The Opposite of Pride is Not Shame

The opposite of pride is not shame.

Pride is knowing your strengths, and humility is knowing your weaknesses.

I’ve been doing a lot of thinking about this recently.

I’ve been accused many times in my life of being arrogant or prideful, but prideful (full of pride) seems like a good thing to me if pride is simply recognising your own strengths.

Arrogance is another beast altogether (that I wrestle), and I think of arrogance as the belief in one’s own superiority.

The appearance of that self-deception, for me anyway, comes as a compensatory reaction to feeling judged and misunderstood.

Regardless, it’s an ugly, destructive behaviour.

But pride on the other hand… pride is intellectual honesty about what strengths you possess.

You did not choose those strengths, so you cannot possibly take credit for them.

You simply, blindly drew that hand of cards from the deck of the universe.

Lucky you.

You get all of those strengths, and you get to apply them to enrich your life and the lives of those around you.

Lucky us.

Humility, the equally important counterpart to pride, is important, too, because your weaknesses are how you hurt yourself and others.

Sometimes, your weaknesses even leverage your strengths against yourself or others.

For example, I’m an expert mental gymnast; I can rationalise my way into just about any situation or behaviour, even if it hurts myself or others, using my intellect (generally thought of as a strength) if I’m feeling fearful, lonely, or feeling unsafe.

I’ve been looking harder at my weaknesses these days, and in doing so, am seeing some of the hideous and excruciating ways that those weaknesses have hurt me and others.

To say I’ve been humbled would be an understatement.

However, I’m working on recognising the difference between being humbled and being ashamed, and accepting my characteristics for what they are: malleable features of a textured, complex human.

So just as I’m proud of (neither arrogant about nor ashamed of) my strengths, I’m working on being humble about (not ashamed of) my weaknesses, and – most importantly – working hard to not let those weaknesses hurt me or others.

So there’s that.

Hopefully that’s helpful.

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  • Robin Coffman

    Thank you so much for being willing enough to be vulnerable in sharing this insight, experience, and questioning. I appreciate the depth and dimension of that sharing …

  • Chrissie Smith

    Great post. I also believe you can be humble about your strengths, not just your weaknesses. The Bible teaches that pride comes before a fall, and in that way I think it is similar to your word “arrogance”. I think we can be humbled by knowing that we have done nothing at all to deserve or earn any God-given (or, in your case, universe-given) blessing that we possess, and in that way, our strengths make us no better than any other human being. The Bible also teaches that being humble about your strengths grants you honor! Its one thing to be a lonely friendless and dishonorable person with a lot of outward strengths, but another thing to be a well-respected person with only a moderate amount of strengths that people just love being around. It really makes one consider what attributes are most important in life. Love your blog, Dallas. Thank you.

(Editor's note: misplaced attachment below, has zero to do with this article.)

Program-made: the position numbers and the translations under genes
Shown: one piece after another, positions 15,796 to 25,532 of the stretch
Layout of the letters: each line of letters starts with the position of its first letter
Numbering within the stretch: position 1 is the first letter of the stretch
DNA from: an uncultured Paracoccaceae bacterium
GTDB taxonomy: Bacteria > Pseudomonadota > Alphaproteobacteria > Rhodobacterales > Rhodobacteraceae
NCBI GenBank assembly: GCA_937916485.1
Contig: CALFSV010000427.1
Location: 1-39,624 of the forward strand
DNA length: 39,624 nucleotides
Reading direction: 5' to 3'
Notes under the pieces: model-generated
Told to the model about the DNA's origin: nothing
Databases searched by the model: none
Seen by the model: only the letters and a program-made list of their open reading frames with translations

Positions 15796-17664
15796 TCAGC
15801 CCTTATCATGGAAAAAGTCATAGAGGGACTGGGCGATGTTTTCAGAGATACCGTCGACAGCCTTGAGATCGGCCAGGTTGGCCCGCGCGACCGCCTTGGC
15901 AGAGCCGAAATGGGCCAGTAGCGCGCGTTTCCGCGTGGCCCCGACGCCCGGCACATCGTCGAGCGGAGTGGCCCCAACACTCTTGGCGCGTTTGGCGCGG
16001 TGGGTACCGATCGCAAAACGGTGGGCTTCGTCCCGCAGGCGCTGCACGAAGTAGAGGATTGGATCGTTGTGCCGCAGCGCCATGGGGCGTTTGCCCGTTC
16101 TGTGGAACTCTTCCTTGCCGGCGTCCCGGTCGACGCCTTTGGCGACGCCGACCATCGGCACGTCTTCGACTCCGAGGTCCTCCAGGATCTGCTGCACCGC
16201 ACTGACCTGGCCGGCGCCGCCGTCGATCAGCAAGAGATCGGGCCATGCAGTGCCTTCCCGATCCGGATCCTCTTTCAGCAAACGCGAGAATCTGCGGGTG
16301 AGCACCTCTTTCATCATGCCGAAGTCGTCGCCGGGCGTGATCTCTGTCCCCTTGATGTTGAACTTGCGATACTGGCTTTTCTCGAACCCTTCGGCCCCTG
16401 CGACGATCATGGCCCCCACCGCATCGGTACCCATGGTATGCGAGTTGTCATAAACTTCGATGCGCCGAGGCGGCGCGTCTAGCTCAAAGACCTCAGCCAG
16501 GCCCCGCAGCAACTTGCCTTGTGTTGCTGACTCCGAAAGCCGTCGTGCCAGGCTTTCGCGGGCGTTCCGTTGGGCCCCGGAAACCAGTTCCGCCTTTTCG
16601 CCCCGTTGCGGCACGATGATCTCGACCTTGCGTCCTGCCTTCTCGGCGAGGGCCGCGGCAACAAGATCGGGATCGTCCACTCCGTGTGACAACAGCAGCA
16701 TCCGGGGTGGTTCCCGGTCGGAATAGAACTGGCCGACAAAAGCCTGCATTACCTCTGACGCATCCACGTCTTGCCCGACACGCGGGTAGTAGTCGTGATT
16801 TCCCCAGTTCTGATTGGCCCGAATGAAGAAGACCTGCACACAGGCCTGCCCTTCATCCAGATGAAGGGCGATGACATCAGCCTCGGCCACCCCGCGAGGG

• Marta Tracy

    We love you Dallas Hartwig.

  • Suzanne Burton

    Thank you so much for sharing this beautifully and cleanly expressed exploration of yourself with us. It seems that when someone opens up about him/herself in such a way as to just say what it is without so much judgment, it makes it easier for me to explore these pieces of myself as well, without being so hard on myself. Growing beyond is easier if I don’t get caught up in negative self-judgment. For that, I thank you.

  • Jake Duncan

    Thanks for sharing your heart and journey Dallas. God has gifted you with many strengths and it’s cool to watch your journey of coming into and refining many of those gifts. Just to be clear, your gifts were given to you for very specific purposes. No chance or luck was involved in your design. Thanks again for being transparent, vulnerable and real.

  • Noble

    Humility and acceptance go hand and hand for me.

  • Chalo

    Reading your statements below, aren’t you contradicting yourself?

    But pride on the other hand… pride is intellectual honesty about what strengths you possess.

    You did not choose those strengths, so you cannot possibly take credit for them.

    • Dallas Hartwig

      I can see how you might think that. To me, knowing my strengths and recognising that, largely, I did not choose them, are not mutually exclusive.

  • Jesse

    I’m disimpassioned by your explanation; it came across as self applauding and shallow.

    Just because you choose to ignore the etymology of a word or phrase does not make your subpar explanation any more or less viable than any other routine ignorance.

    There is more to life than squeezing palatable bits of pseudo detritus into bite sized portions.

    Think again, what you said is both true and untrue; if you want to be honest then stop making yourself behind quasi intellectual arguments.

    It isn’t clever and dumbs down the populace as a whole.

    It was a nice read but mostly self important fluff; do you see the pattern in my response? I do hope so.


    Bruh, stating anything as an absolute in a subjective world is like claiming to hate something you cannot live without; sadly, you’ll probably plagiarize this also…

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